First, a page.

Yeah. It’s known as a Jack of all trades. And if you’re seen as a Jack of all trades, it’s just not very believable. It doesn’t seem very professional and a better example might be something like, you know, well, I help people lose weight and I, I make shoes and I so great jam like, well, good for you, but, but that is not, that’s not believable or I don’t believe that you would do all of them well. And as soon as I questioned whether you would do all of them, well, I questioned whether you would do any of them. Well. So let’s talk about this surprising little mistake that derails all your marketing. I think this is really, really funny. People will often decide that they want to misspell something on purpose because the properly spelled version of that is already taken as a URL. It’s already taken as a business name.
And I find that you end up spelling things frequently. Now a lot of people are reading online and they’ll just click a link if it’s misspelled. And there are people who have made this work. When we think about Sarah Blakely and Spanx, the women’s clothing line Spanx, S P A N X, has been a very, very successful, but incredibly millions and millions, hundreds, million dollar brand. And that has worked really well, but most people aren’t typing that in, in the proper spelling. It’s a very different thing. If your trying to brand with, for example, transformation in the name of your brand, which I would not suggest, it’s a very long word. And you spelled transformation with a Z instead of an S you’re going to be constantly explaining to people that you have to spell transformation with the Z. So I would suggest you just look for a different name rather than going for a misspelling like that.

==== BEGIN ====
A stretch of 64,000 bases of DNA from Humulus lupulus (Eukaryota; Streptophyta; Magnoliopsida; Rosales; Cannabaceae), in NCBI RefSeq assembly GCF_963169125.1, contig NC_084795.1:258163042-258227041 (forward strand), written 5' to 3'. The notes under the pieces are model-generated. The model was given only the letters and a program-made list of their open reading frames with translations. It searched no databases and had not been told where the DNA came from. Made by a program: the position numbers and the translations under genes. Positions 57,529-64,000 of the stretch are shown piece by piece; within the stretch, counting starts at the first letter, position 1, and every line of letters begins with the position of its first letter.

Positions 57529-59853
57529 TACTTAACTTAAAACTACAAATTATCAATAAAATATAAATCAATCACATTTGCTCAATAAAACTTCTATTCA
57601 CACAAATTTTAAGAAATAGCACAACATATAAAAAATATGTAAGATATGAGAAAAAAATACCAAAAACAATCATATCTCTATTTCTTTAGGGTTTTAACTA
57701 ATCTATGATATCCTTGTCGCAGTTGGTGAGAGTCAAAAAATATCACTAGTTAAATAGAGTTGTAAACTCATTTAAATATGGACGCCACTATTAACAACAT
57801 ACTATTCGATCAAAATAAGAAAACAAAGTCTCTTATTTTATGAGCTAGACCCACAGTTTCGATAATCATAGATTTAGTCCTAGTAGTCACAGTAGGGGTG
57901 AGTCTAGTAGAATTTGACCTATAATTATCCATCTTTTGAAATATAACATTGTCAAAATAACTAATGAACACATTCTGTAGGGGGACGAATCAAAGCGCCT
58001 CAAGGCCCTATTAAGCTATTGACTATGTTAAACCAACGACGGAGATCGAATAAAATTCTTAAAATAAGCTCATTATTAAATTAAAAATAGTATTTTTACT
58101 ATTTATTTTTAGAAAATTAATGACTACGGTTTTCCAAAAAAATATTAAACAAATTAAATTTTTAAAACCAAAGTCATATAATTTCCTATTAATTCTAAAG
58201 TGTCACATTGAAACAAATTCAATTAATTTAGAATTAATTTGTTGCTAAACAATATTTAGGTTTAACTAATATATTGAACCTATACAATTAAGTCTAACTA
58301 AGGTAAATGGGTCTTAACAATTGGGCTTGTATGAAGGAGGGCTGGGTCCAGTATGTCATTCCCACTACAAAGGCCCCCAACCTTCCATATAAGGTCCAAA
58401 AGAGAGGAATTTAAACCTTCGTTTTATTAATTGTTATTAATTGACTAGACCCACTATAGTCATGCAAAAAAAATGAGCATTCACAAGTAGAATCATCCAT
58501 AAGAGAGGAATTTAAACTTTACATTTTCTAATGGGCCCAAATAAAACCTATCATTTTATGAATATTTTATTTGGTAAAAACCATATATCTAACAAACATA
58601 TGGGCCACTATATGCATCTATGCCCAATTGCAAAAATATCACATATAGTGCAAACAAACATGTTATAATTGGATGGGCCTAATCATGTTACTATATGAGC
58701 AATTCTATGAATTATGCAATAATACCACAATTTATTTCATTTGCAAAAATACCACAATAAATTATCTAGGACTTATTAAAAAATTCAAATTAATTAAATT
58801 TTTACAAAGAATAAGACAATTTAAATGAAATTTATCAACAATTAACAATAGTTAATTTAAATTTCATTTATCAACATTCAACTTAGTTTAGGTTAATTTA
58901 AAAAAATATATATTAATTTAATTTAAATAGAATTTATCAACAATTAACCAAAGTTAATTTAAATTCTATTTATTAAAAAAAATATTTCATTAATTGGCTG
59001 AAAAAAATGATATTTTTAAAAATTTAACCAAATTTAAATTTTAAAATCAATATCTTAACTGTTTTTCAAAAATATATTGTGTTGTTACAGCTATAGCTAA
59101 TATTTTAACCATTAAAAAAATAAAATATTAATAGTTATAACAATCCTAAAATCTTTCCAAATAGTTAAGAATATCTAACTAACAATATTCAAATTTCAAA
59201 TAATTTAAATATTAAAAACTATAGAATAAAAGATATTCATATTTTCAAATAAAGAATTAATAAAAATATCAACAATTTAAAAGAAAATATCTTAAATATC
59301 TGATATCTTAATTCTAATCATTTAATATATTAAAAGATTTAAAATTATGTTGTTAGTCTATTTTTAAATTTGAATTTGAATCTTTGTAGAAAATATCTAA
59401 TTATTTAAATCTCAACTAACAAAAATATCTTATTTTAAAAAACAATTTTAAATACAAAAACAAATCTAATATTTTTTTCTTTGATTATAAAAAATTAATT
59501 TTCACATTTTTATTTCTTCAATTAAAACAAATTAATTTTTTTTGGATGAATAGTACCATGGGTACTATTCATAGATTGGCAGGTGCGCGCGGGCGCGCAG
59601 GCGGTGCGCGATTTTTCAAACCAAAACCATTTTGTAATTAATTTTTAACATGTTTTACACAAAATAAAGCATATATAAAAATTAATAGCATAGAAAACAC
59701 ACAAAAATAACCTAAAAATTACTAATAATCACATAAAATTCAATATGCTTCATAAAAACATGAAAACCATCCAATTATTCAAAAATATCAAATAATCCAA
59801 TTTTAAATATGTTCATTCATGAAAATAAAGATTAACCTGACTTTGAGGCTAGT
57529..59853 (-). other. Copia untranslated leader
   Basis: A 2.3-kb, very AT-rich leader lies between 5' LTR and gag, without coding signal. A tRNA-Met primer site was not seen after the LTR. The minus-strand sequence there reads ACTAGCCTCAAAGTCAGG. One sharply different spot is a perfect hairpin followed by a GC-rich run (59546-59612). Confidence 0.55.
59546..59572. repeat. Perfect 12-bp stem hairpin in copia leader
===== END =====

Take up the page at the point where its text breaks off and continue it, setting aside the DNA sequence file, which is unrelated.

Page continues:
The Surprising Mistake that Derails All Your Marketing
You’re going to end up sending a whole bunch of people to your competitor. Who’s got the correct spelling. Another surprising little mistake is if you have a name that has multiple spellings or common, or your name is spelled in an unusual way, I would buy the standard spelling of your name if you can. So, for example, if your name is Debra, D E B R A, I would buy first name, last name.com. And I would also buy D E B O R A H, D E B O R A. So I would buy all the different spellings of Deborah combined with your last name, if you can, and point them all at the same website, because if people hear about you, they may not recognize the proper spelling. And we want to make sure they find you.